(Click to read the entire article)

Gov. Andrew Cuomo said Monday that there are no immediate plans for a decision on whether to allow hydraulic fracturing in New York and that he expects lawsuits to follow the decision either way.

The state Department of Environmental Conservation is expected to issue a final determination on whether high-volume hydrofracking—a natural-gas extraction technique that involves a mix of water, sand and chemicals injected into gas-rich shale formations—can be done safely. There has been much speculation over when the decision would be announced.

During an interview on an Albany radio station Monday morning, Cuomo said he isn’t going to pressure the state agency into making the decision by a certain date, such as the upcoming election day for the office of the president and the state Legislature or by the end of the year.

“When it’s done, and when they’re prepared — that’s when we’ll announce the decision,” he told WDJG.

(Click to read the entire article)

Town Supervisors Push Cuomo on Fracking

Even while he’s 700 miles away from the state, Gov. Andrew Cuomo is still facing pressure from hydrofracking supporters and opponents.

First, there was the full-page advertisement taken out in today’s Charlotte Observer, warning Cuomo that the “road to the White House is not lined with drilling rigs.”

Also today yesterday, 22 town supervisors from across the Southern Tier (and into the Catskills region) mailed Cuomo a letter, urging him to give a green light to the much-debated technique used in the gas-extraction process.

“Lastly, the delay is only empowering opponents, some of whom have now taken to civil disobedience and other disruptive acts,” the supervisors wrote. “While everyone supports the right of people to express their views, we see a situation where opponents are distorting the facts and trying to impose their views of what is right in our community.”

Some standard background: The state Department of Environmental Conservation is in the midst of a four-year review of high-volume hydrofracking, which has been panned by environmentalists but pushed by supporters for its economic potential. The technique can’t move forward in New York until that review is completed and the agency makes recommendations.

Here’s the letter from the town supervisors, including town of Binghamton Supervisor Tim Whitesell, who is current president of the state Association of Towns:

Wind proponents insist the industry is one of the fastest growing sectors of the American economy having doubled U.S. nameplate capacity since 2008.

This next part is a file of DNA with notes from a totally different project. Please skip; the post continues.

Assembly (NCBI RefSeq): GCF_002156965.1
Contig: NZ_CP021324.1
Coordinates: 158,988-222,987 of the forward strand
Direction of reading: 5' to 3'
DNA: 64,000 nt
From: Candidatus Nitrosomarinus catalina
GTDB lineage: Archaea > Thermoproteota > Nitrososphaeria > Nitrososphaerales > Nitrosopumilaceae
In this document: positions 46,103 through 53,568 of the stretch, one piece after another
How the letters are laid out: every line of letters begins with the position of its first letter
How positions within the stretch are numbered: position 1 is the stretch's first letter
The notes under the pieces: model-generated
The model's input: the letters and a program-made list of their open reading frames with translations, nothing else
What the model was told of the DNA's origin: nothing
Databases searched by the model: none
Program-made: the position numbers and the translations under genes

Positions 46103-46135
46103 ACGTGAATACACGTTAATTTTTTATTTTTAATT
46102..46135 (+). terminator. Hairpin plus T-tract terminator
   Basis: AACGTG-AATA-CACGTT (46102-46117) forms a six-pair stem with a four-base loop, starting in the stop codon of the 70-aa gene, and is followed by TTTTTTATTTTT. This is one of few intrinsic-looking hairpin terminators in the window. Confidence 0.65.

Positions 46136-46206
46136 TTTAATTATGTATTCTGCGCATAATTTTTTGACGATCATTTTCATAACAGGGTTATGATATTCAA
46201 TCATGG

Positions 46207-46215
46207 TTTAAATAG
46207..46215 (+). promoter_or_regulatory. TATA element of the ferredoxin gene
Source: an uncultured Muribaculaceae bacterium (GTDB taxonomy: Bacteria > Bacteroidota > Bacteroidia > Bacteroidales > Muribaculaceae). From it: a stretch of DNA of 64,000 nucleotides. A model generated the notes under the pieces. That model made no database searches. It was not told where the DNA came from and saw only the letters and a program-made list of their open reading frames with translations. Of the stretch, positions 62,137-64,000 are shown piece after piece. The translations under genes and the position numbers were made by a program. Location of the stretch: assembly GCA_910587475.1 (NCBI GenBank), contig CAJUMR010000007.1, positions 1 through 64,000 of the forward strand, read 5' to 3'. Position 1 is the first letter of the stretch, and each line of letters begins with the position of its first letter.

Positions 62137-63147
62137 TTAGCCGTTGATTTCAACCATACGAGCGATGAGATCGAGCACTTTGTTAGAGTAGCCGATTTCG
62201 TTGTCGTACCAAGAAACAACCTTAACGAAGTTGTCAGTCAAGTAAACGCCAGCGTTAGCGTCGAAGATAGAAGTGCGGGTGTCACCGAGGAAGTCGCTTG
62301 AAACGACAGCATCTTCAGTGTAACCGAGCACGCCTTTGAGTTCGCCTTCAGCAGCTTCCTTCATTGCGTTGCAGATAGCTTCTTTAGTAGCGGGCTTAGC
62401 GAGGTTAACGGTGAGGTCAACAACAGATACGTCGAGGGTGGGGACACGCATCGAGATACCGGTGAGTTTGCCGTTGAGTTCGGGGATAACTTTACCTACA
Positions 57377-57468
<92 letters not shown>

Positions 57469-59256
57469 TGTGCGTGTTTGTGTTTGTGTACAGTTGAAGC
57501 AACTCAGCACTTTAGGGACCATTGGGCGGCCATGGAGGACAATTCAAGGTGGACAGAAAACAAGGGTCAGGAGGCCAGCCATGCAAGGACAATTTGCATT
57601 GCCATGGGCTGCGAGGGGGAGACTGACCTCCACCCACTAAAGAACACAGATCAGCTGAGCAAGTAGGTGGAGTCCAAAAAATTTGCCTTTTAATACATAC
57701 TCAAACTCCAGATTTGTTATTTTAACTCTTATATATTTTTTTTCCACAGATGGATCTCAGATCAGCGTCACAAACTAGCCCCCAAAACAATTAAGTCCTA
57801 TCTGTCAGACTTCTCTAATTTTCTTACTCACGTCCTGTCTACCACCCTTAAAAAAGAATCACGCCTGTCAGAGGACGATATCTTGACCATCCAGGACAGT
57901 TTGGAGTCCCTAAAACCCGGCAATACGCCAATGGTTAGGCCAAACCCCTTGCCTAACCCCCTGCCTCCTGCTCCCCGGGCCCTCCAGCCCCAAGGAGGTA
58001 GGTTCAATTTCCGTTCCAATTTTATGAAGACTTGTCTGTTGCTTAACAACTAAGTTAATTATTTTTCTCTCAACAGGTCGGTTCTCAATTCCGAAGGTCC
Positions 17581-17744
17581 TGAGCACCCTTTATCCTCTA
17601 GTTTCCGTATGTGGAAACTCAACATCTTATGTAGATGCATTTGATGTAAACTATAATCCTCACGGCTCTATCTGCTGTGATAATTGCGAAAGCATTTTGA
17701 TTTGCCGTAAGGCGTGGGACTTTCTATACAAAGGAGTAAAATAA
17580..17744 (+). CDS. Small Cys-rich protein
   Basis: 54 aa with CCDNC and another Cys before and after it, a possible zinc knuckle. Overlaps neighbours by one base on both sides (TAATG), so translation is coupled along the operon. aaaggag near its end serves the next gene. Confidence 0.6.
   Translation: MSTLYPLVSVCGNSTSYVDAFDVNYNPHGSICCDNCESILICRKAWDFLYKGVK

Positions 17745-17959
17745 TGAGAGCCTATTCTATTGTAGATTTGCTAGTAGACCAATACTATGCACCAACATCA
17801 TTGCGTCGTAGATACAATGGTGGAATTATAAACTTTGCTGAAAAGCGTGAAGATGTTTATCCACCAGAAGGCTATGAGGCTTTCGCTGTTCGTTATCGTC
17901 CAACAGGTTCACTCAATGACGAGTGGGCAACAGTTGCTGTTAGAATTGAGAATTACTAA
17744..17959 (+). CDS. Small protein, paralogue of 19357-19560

But let's be clear: Recent growth in the industry is largely due to the massive infusion of public cash lavished on big wind under ARRA. Expiration of Section 1603 cash grants coupled with record-low natural gas prices, will likely collapse the stimulus-induced bubble and push installations back to mid-2000's levels. The production tax credit, if extended, will continue to offset above-market wholesale prices for wind power but the credit will not drive the same level of growth.

Wind and State RPS policies

In the last ten years, more than half of the states adopted renewable portfolio standards (RPS) that encouraged development of home-grown low-emission generation. State legislators voted in favor of the mandates after being convinced by proponents that more renewable resources in the energy mix, particularly those with no fuel cost, would replace fossil use, attract jobs and ultimately stabilize and reduce energy prices.

But the artificial no-compete power markets created by RPS policies for self-selected renewable resources[1] drove up electricity prices and forced ratepayers to pay for energy they didn't need. In 2011 residential rates in states with mandates were 27% higher than those without mandates while industrial electricity prices were 23% higher.

(Click to read the entire article)

A new report on the state’s energy transmission system has something of a rough roadmap for replacing the Indian Point Energy Center tucked deep inside.

The state Energy Planning Board unanimously approved a final draft of the report on Thursday. The board, which includes representatives from various state agencies and appointments from the governor and Legislature, is charged with coming up with a comprehensive energy plan by March.

On page 85 of the 111-page analysis of the transmission system, the report expresses confidence in the state’s ability to replace the 2,000-megawatt capacity of Indian Point’s two nuclear reactors.